18 May 2022 | 2 min Read
Author | 2574 Articles
It is best not to feed your baby any spicy food until the age of 8 months. The best thing to do is wait until your child is old enough to digest the spices. While introducing a spice into your child’s diet, make sure you do it one at a time with a break of a couple of days before you introduce another.
Spacing out these new elements will help you check for allergies or rashes towards certain foods while giving your baby appropriate time to relish the new taste. Avoid introducing hard spices into your child’s diet until they reach the age of one.
Use minimal amounts of spices in each try, as overdoing it might lead to a bad tummy. Mix these spices in the regular food that your child eats to bring out the essence of the mouth-watering taste. Adding spices to your child’s diet can help you reduce the use of salt in dishes. Since spices have natural contents of salt, you can avoid adding an extra bit of processed salt.
Here are a few delicious food items that you can mix a tinge of spices too.
Along with the normal kheer, you can add crushed powders of cinnamon, cardamom or nutmeg. While giving your child the needed milk content and rice, you will be introducing the subtle taste of these spices.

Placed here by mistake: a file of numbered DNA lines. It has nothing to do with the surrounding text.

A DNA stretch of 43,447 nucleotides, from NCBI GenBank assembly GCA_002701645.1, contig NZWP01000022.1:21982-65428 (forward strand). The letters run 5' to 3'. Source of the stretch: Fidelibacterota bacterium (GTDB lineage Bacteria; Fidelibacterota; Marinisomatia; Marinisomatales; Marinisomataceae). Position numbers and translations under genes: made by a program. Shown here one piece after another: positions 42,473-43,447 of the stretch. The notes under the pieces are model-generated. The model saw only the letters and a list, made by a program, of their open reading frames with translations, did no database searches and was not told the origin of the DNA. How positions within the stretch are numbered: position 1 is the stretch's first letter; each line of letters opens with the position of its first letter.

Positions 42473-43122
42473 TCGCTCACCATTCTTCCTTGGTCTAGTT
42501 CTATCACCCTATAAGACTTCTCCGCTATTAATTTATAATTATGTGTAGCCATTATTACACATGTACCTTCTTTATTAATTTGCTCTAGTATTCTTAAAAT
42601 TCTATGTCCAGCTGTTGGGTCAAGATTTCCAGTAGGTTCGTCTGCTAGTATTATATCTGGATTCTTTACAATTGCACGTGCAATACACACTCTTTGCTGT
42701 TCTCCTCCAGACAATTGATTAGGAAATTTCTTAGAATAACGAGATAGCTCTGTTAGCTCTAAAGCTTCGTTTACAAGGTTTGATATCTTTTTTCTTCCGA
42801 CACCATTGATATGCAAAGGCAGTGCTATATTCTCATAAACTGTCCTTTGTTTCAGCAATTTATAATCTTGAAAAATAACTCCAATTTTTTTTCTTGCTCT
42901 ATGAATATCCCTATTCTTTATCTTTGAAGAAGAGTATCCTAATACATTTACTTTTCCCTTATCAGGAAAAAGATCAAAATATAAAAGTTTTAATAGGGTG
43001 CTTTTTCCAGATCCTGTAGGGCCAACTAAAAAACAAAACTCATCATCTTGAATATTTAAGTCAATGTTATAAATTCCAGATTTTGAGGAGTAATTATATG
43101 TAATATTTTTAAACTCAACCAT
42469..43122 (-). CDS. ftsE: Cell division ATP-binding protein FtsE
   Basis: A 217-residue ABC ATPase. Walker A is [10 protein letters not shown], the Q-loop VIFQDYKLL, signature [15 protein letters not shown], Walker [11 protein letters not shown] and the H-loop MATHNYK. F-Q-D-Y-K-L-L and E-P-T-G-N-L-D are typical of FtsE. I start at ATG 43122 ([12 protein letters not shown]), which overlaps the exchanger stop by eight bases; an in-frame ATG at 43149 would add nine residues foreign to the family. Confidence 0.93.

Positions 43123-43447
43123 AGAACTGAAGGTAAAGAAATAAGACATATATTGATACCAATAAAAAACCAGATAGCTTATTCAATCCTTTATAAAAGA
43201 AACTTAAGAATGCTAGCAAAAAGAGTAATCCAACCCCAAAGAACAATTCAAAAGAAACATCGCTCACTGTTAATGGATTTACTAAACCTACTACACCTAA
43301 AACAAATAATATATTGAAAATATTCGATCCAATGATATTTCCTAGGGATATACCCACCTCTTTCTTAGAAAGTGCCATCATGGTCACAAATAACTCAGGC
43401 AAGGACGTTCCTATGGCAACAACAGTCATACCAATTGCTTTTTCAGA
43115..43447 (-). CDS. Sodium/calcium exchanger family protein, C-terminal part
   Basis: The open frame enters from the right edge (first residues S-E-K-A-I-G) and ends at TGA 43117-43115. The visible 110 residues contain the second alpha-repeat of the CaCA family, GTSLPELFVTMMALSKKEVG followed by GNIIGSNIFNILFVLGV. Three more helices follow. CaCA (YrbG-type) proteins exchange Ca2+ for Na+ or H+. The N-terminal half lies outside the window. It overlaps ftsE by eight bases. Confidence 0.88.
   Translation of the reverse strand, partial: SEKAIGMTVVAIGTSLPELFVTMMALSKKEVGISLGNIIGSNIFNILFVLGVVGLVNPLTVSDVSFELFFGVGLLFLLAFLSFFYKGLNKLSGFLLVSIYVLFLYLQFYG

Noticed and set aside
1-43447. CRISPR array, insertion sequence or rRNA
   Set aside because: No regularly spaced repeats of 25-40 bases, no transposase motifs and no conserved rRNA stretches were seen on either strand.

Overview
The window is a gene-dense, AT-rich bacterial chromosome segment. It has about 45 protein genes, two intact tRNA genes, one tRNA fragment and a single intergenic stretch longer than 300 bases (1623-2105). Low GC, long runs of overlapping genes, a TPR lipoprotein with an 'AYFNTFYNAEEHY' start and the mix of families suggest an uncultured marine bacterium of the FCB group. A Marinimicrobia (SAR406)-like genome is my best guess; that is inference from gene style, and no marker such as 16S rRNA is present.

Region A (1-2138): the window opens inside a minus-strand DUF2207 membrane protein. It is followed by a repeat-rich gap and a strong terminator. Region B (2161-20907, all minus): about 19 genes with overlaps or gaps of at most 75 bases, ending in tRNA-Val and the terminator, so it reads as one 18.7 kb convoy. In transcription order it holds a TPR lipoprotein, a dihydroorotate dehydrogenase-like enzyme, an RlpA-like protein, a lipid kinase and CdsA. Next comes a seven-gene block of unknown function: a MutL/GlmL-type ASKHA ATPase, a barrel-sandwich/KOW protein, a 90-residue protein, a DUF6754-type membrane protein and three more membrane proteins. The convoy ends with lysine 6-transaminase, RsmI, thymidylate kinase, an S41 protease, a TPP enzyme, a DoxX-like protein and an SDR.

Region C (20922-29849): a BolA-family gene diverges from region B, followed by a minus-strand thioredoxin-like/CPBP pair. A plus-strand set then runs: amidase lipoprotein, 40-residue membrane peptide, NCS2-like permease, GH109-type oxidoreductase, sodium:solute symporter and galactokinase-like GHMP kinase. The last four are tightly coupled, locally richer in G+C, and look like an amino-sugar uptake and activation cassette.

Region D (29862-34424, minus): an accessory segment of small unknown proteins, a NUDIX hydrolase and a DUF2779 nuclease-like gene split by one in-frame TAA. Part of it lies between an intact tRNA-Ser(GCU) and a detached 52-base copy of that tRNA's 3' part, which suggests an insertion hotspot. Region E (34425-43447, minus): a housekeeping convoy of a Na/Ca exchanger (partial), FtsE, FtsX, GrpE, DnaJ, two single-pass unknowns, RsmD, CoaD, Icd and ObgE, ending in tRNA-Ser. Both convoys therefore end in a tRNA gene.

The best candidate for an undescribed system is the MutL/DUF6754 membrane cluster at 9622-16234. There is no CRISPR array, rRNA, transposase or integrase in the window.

While making your lentil soup add a powdered form of mustard, fennel, cumin, or turmeric to your simple recipe. Mix this with semi-mashed rice. Feeding this to your child can give them the essential nutrients early in life.
Add a tinge of mint paste in your child’s yogurt, and watch them relish the taste of this refreshing spice.
You can make pancakes while smearing a layer of strawberry and mint jam on it. The tangy taste is sure to intrigue your child.
Cumin water is known to clear out a bad tummy. Your child will enjoy the refreshing taste of the spiced water.
Suggestions offered by doctors on BabyChakra are of advisory nature i.e., for educational and informational purposes only. Content posted on, created for, or compiled by BabyChakra is not intended or designed to replace your doctor's independent judgment about any symptom, condition, or the appropriateness or risks of a procedure or treatment for a given person.